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I have had major problems with getting UserControls to work in XAML - I have spent hours trying to figure out all the problems but have got nowhere and cannot find where I am going wrong.
The main problem I am having is when I create a UserControl for example a simple one which shows an object different colours - I have successfully created a property for this and can assign the colours to this UserControl at Design Time and it works - shows Green, Red etc.
However when I give this UserControl a name so I can assign this Property at Runtime I get an error "Could not create instance of type 'MyUserControl'" if I remove the name the user control works - I can add as many as I want at Design Time and they all work but as soon as I assign a Name or x:Name it breaks and I cannot figure out why.
It is possible to create a Label for example and it has a name I can refer to it in code - why not my own control - no matter how simple.

My main problems are:

  1. Why does giving my UserControl a Name or x:name stop it from working?
  2. How to use multiple UserControls of the same type on a Window?
  3. How to access the Canvas, Label etc of a UserControl from inside or outside the UserControl?
  4. How to instance a UserControl at runtime or at design time in code or XAML?

I don't get why these should be so difficult - I cannot figure out this issue so please if anyone can help then thanks!

Here is the XAML and Code for my UserControl

<UserControl x:Class="Device.Draco"
    Width="20" Height="36" x:Name="Icon">
    <Canvas Width="20" Height="36" HorizontalAlignment="Left" VerticalAlignment="Top">
        <Rectangle Height="36" Width="20" Fill="{Binding ElementName=Icon, Path=ZuneColour}" Canvas.Left="0" Canvas.Top="0" RadiusX="1" RadiusY="1">
            <Rectangle.BitmapEffect><OuterGlowBitmapEffect GlowColor="Black" GlowSize="2" /></Rectangle.BitmapEffect>
        <Rectangle Canvas.Left="1" Canvas.Top="1" Height="24" Stroke="#191616" Width="18">
                    <GradientStop Offset="1" Color="#231F20"/>
                    <GradientStop Offset="0" Color="#524F4F"/>
                        <RotateTransform Angle="68" CenterX="0.5" CenterY="0.5"/>
        <Rectangle Canvas.Left="5.5" Canvas.Top="25" Height="9" Width="9" RadiusX="3" RadiusY="3">
                    <GradientStop Offset="0" Color="#66000000"/>
                    <GradientStop Offset="1" Color="#22000000"/>
                    <GradientStop Offset="0" Color="#66FFFFFF"/>
                    <GradientStop Offset="1" Color="#22FFFFFF"/>

This is the code for the UserControl - have added all the styles and fills as simple XAML to eliminate this as the cause - the Code Behind is below:

Namespace Device
    Partial Public Class Draco
        Inherits System.Windows.Controls.UserControl
        Public Shared ZuneColorProperty As DependencyProperty = _
        DependencyProperty.Register("ZuneColour", GetType(Brush), GetType(Device.Draco))
        Public Property ZuneColour() As Brush
                Return GetValue(ZuneColorProperty)
            End Get
            Set(ByVal Value As Brush)
                SetValue(ZuneColorProperty, Value)
            End Set
        End Property
    End Class
End Namespace

Here is an example of how I use it currently

<Window x:Class="Demo"
    Title="Demo" Height="300" Width="300" Name="Window1">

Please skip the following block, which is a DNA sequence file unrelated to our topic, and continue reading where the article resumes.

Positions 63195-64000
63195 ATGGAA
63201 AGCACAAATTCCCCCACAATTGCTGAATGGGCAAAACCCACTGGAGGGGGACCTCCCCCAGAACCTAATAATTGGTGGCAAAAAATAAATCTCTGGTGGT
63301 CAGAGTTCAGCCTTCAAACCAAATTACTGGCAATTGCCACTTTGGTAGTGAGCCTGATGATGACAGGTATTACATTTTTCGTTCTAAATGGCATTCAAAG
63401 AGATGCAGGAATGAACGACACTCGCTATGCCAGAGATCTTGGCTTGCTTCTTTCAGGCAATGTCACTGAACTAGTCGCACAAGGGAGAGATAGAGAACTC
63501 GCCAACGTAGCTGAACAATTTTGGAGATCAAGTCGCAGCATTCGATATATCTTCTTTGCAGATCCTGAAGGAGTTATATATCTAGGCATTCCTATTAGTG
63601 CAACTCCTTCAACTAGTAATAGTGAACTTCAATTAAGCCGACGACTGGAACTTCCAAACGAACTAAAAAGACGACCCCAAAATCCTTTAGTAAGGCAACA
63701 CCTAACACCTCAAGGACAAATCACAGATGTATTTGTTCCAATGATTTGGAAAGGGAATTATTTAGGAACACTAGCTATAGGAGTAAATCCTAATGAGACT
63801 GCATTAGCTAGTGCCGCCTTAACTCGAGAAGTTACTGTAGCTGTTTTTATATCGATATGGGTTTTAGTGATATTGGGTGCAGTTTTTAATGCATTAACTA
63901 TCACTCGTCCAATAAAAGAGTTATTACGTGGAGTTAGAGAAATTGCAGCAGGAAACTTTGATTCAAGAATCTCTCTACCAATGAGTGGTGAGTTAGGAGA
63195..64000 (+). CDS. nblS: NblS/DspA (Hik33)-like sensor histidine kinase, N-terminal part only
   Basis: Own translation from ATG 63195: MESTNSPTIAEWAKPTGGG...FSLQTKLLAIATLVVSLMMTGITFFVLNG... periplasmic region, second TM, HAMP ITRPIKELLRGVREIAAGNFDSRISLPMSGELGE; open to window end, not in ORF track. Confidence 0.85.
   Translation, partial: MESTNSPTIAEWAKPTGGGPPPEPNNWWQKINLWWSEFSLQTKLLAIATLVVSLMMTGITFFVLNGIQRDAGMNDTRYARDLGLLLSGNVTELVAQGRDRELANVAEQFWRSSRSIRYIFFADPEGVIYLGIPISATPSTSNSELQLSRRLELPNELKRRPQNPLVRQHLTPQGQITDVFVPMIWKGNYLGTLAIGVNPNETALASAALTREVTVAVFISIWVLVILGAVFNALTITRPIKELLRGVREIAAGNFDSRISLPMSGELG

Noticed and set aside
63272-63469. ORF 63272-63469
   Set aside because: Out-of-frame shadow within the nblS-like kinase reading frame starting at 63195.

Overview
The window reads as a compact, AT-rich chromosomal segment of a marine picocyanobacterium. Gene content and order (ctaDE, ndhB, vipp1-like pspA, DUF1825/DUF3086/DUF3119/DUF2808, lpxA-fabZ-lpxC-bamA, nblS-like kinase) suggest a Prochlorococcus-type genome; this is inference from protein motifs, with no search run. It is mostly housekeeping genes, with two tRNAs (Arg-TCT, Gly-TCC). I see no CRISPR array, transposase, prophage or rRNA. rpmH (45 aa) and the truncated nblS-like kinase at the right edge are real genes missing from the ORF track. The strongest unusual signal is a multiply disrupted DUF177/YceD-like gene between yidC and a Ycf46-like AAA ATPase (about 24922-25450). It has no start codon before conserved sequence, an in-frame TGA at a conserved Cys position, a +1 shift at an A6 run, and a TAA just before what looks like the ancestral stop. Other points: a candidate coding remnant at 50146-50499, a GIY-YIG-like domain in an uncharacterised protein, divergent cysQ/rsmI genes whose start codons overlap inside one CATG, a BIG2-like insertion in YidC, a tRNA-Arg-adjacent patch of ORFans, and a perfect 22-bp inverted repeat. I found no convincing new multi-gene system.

<ui:Draco ZuneColour="Pink" HorizontalAlignment="Right" Margin="0,113,81,113" Width="20"></ui:Draco>
share|improve this question
Could you provide some code ? –  Stefano Driussi Feb 3 '09 at 11:30
The code is now attached with the quesion –  RoguePlanetoid Feb 3 '09 at 15:02

2 Answers 2

up vote 1 down vote accepted

1 . There is probably something else wrong if adding Name or x:Name causes the UserControl to fail. Moreover, use x:Name over Name.

2 . The following code will use multiple controls:

    <ui:Draco ZuneColour="Pink" Width="20" />
    <ui:Draco ZuneColour="Red" Width="20" />
    <ui:Draco ZuneColour="Orange" Width="20" />

3 . A UserControl is a a class. The XAML for the UserControl is private unless exposed through templating. Therefore unless you provide methods or the consumer of the UserControl overrides the template, they cannot control the innards. The same goes for your UserControl, it can't play with the innards of its parent. If you need that tight of coupling I suggest you not use a UserControl.

4 . Given the following XAML:

<StackPanel x:Name="ZunePanel" />

You can use the following code behind:

ZunePanel.Children.Add(new Draco());
share|improve this answer
no clue why the code formatting is choking on the XAML. –  user7116 Feb 3 '09 at 15:16
Creating UserControls via Code seems to work just fine - may be a designer issue but thanks –  RoguePlanetoid Feb 7 '09 at 13:43

I'm not sure I can solve your specific problems with your UserControl without seeing the source code for it.

I can however answer part 3. If you give a part of a controls template a name, you can retrieve that part from within the controls code. From there you can return it publicly if needed.

<ControlTemplate TargetType="{x:Type l:MyUserControl}">
    <Button x:Name="PART_button">My Button</Button>

[TemplatePart(Name = "PART_button", Type = typeof(Button))]
public class MyUserControl:UserControl

    public override void OnApplyTemplate()

        Button button = (Button)base.GetTemplateChild("PART_button");

        // do something with the button control


The attribute says that this control needs a "PART_button" control of type Button in it's template. Then in the OnApplyTemplate method you can call GetTemplateChild to retrieve the part you need.

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